Strategies that reduce maintenance and upkeep while lowering energy use and air pollution emissions will be presented at the workshop by the Clean Air Counts initiative, a collaboration of metropolitan mayors and environmental agencies. Father Thomas Loya of Annunciation Church and architect David Yocca of Conservation Design Forum will discuss Annunciation’s new site plan.

Shirlee Hoffman of CAC and the Openlands Project hopes the program will extend an Openlands’ program promoting native landscaping on the campuses of corporations, colleges and nonprofit organizations to the religious sector. Native landscaping helps create native wildlife habitats, requires fewer pesticides and fertizilers and less watering, and eliminates emissions from diesel mowers.

Churches and other religious institutions – particularly retirement homes – “have the land and they have the commitment to stewardship of the environment,” Hoffman said. “They just need support to help them get unaddicted to turf.”

Located on a 10-acre site at the bottom of a hill, with a stream running through it – and facing additional development planned upstream – Annunciation Church mitigated a flooding problem with native landscaping around a pond, and reduced mowing to once a year, timed to accomodate ground-nesting birds. The church created a park and trail system, including a “prayer path,” which is open to the community, and plans to replace asphalt with permeable paving in its parking area. The project inspired the Village of Homer Glen to develop a Green Vision Statement.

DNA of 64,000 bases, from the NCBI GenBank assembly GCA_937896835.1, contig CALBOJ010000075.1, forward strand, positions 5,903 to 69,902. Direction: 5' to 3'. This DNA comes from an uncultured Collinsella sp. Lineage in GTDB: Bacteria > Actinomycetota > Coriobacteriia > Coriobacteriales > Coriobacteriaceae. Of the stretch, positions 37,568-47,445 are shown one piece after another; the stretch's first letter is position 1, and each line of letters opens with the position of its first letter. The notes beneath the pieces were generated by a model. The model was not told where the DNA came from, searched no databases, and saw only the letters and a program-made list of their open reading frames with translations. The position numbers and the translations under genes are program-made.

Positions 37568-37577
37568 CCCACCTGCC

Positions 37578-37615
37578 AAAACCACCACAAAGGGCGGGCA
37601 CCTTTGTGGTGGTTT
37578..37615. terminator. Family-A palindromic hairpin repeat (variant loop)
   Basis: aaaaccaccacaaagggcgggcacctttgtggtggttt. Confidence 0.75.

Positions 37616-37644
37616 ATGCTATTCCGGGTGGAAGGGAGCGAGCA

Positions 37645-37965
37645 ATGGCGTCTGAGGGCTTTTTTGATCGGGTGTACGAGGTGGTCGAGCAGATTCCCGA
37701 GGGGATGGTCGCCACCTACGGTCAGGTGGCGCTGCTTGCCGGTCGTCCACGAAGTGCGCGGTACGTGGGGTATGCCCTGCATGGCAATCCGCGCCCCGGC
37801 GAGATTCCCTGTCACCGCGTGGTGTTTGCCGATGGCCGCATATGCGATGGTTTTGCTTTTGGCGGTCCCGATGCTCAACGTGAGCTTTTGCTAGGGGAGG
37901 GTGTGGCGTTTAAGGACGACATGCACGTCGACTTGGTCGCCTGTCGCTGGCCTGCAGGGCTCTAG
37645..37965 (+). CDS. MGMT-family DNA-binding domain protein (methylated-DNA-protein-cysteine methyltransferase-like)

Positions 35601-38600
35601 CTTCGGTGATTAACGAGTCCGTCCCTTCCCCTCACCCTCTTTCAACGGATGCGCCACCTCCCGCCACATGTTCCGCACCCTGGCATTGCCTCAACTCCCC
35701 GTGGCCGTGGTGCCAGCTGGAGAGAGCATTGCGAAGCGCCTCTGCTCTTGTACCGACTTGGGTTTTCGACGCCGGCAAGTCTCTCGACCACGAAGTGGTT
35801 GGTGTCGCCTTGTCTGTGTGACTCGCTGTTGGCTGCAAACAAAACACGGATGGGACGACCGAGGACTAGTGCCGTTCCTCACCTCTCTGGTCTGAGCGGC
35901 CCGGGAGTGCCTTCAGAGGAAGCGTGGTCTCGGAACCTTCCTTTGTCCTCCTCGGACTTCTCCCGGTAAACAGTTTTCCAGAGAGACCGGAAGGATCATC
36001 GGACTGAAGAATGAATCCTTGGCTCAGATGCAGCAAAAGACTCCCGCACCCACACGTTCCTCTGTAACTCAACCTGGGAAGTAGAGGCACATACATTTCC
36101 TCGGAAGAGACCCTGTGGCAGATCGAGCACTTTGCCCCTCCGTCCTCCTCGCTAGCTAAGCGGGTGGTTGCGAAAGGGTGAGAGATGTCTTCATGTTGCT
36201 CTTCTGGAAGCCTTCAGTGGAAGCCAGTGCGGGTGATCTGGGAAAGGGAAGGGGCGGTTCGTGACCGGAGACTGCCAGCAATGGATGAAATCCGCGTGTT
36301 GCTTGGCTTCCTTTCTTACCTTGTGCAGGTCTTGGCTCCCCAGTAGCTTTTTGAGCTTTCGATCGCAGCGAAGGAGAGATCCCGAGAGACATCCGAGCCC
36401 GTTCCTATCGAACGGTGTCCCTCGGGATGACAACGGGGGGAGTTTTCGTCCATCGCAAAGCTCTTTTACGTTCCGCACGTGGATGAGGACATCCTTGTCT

Cosponsored by CAC, Openlands, and Annunciation, the workshop takes place Tuesday, January 30, from 8:30 to 10 a.m. at Annunciation of the Mother of God Byzantine Catholic Church, 14610 Will Cook Road in Homer Glen. Participants are asked to register by January 19.

Prospects for New Legislative Session

Major issues facing the Illinois General Assembly will be addressed – one day before the opening of the legislature’s 95th session – by senior staff of the Metropolitan Planning Council at a media briefing on January 9.

Prospects for sustainable development proposals and funding for education and transportation will be discussed by MPC president MarySue Barrett and other top staff.

In 2007 legislators will consider funding for the Chicago Metropolitan Agency for Planning, the new agency joining transportation and land use planning, and MPC supports including a dedicated funding stream for the agency in a new state capital plan, said Mandy Burrell. Such funding could provide incentives to encourage transit-oriented development, and should be tied to performance indicators measuring regional progress toward sustainable development, she said.

The group has backed the RTA’s Moving Beyond Congestion campaign to build support for expanding public transit and has studied proposals to use public-private partnerships to finance roadways and transportation projects. “Such partnerships are most appropriate for new infrastructure projects,” Burrell said.

Other topics at the media briefing include proposals to encourage development of affordable housing near jobs and transportation and to link expanded school funding to tax reform and educational improvement.

The briefing will be Tuesday, January 9 at 12 noon at MPC’s offices at 25 E. Washington, and is open to the media. Reporters are asked to register in advance.

Community Wi-Fi Pushed